I’ve traveled throughout every country in Central America and can say only positive things. Although there are some countries I would like to return to and travel more of, I’ve compiled a list of my top 10 outdoor destinations in Central America that I would recommend seeing.
1. Semuc Champey, Guatemala
On one of my first real backpacking adventures, I made my way to Semuc Champey near the town of Lanquin in Guatemala. It’s a series of turquoise and green natural limestone bridges creating a cascade of pools flowing downwards. You can swim in the pools and jump off the rocks (double check the depth before you do – the water is so clear it’s deceiving how deep it may be). Beneath the pools is an underwater river as well as caves that you can visit.
2. Tikal, Guatemala
Also in Guatemala is the ancient Mayan citadel of Tikal tucked into the rainforest in El Peten. With temples over 70 metres high and the residential area spread out over more than 60 square kilometres, it was known as one of the most powerful kingdoms of the ancient Maya. Today it has only been partially restored by the Guatemalan government and the University of Pennsylvania but it’s also known a UNESCO World Heritage Centre and the location for filming Star Wars Episode IV: A New Hope.
3. The Bay Islands, Honduras
I couldn’t decide whether I liked Roatan or Utila better when I visited the Bay Islands off the coast of Honduras. Utila has more of a backpacker vibe while Roatan caters to cruise ships and tourists on holiday. The scuba diving on both islands is equally as great. Both islands can be reached by a ferry from the mainland however Roatan does have an airport directly linked to international flights from the United States.
4. Volcano Boarding, Nicaragua
One of the most extreme adventure activities you can do for only a couple dollars is based out of Leon, Nicaragua on the slopes of Cerro Negro volcano. It’s admittedly a little dangerous if you fall off your toboggan and scrape along the jagged and sharp volcanic rock, but the real thrill is in testing how fast you can slide down the slope. I hit a speed of more than 70 km/hr and was lucky not to fall off. I credit the many hours I spend tobogganing down hills during Canadian winters for my skills.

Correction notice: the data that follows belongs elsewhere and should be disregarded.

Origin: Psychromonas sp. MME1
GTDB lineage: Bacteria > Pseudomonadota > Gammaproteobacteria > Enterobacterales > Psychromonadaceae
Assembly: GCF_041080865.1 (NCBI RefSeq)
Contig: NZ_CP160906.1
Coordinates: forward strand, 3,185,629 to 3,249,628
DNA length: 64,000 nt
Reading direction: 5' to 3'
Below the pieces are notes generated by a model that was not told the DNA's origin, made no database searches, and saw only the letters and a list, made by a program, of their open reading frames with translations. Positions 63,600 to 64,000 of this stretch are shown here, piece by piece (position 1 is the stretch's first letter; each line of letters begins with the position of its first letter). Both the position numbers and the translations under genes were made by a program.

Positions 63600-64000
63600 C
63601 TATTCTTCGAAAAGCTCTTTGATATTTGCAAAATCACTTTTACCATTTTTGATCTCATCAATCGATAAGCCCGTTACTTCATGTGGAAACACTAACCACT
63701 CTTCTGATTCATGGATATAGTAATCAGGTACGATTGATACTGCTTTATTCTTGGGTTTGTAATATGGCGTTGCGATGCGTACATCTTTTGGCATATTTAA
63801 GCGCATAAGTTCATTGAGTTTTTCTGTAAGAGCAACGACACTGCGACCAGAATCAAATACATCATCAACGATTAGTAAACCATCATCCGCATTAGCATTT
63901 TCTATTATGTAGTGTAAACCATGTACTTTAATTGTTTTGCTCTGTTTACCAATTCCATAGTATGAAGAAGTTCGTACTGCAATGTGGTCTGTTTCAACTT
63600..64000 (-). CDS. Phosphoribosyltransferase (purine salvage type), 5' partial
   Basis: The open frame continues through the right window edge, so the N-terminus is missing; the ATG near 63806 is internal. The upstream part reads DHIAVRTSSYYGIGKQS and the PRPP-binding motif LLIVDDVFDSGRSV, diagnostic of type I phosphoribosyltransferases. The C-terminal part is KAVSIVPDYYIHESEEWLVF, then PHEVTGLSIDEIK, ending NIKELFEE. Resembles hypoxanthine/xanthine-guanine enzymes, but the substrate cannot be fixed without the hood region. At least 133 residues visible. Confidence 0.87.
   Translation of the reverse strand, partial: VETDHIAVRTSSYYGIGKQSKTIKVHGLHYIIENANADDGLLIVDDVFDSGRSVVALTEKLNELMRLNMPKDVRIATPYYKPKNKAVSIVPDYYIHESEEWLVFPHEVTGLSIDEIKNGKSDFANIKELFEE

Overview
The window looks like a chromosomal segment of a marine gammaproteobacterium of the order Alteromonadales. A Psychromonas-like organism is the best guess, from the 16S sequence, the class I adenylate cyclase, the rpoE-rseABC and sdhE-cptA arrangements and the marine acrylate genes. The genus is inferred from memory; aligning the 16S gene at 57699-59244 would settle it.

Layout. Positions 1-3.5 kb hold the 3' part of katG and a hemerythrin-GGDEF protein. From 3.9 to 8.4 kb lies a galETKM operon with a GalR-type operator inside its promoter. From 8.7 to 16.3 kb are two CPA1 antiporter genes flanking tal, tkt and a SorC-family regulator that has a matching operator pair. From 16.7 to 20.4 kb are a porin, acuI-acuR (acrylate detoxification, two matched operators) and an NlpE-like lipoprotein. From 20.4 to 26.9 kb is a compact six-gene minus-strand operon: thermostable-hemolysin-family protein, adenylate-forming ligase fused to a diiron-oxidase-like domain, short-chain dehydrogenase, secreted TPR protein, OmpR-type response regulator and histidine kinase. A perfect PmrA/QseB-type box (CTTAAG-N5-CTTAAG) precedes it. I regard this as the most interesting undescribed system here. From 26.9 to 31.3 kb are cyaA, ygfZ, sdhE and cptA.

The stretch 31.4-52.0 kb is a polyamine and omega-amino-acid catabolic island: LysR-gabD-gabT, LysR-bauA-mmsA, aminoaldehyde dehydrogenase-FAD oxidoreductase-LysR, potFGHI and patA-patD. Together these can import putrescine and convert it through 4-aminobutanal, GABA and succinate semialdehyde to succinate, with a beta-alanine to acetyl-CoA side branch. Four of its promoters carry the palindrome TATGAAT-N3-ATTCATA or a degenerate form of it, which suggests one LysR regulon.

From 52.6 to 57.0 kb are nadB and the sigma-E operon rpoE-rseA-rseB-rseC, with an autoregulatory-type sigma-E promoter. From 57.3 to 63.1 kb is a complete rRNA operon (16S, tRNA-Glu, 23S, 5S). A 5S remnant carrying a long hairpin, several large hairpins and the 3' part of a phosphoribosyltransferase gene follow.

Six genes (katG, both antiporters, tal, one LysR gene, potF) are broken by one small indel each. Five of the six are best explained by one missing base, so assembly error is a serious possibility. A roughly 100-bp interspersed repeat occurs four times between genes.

5. Surfing, Costa Rica
Take your pick for pristine beaches and wicked lefts and rights to surf along, particularly in the Nicoya Peninsula in coastal towns like Santa Teresa, Mal Pais, Tamarindo and Nosara. The Pacific offers some big swells and waves, particularly in the rainy season but you can also surf on the Caribbean side from November to May. Just be careful of strong currents.
6. Monteverde, Costa Rica
The Monteverde Cloud Forest Reserve perched on Costa Rica’s continental divide is home to an astonishing number of animals, plants, birds and insects. It’s also a great location for hiking, hanging bridges and ziplining. If you’re lucky you might even catch a glimpse of the elusive quetzal bird.
7. San Blas Islands, Panama
The San Blas Islands in Panama are a bit of a secret for pristine white sand beaches, tiny islands and the definition of the word paradise. Most travelers use the islands as a way to travel between Central America and South America, getting around the inaccessible Darien Gap. But going out for a few days of leisure, snorkeling, suntanning and drinking rum is the perfect getaway if you’re in Panama. A bonus is staying in small wooden huts with only a few other travelers and the indigenous Kuna people who live among the 378 islands (only 49 are inhabited). This might be my favourite location in all of Central America.
8. El Tunco, El Salvador
El Salvador hasn’t experienced the same boom in tourism as many other countries in Central America and that’s why I liked it so much. The locals are still welcoming and genuine and the prices are lower than other countries. Surfing in the small town of El Tunco is also a great experience. The town is small, the atmosphere is friendly and the surf is great.
9. Bocas Del Toro Archipelago, Panama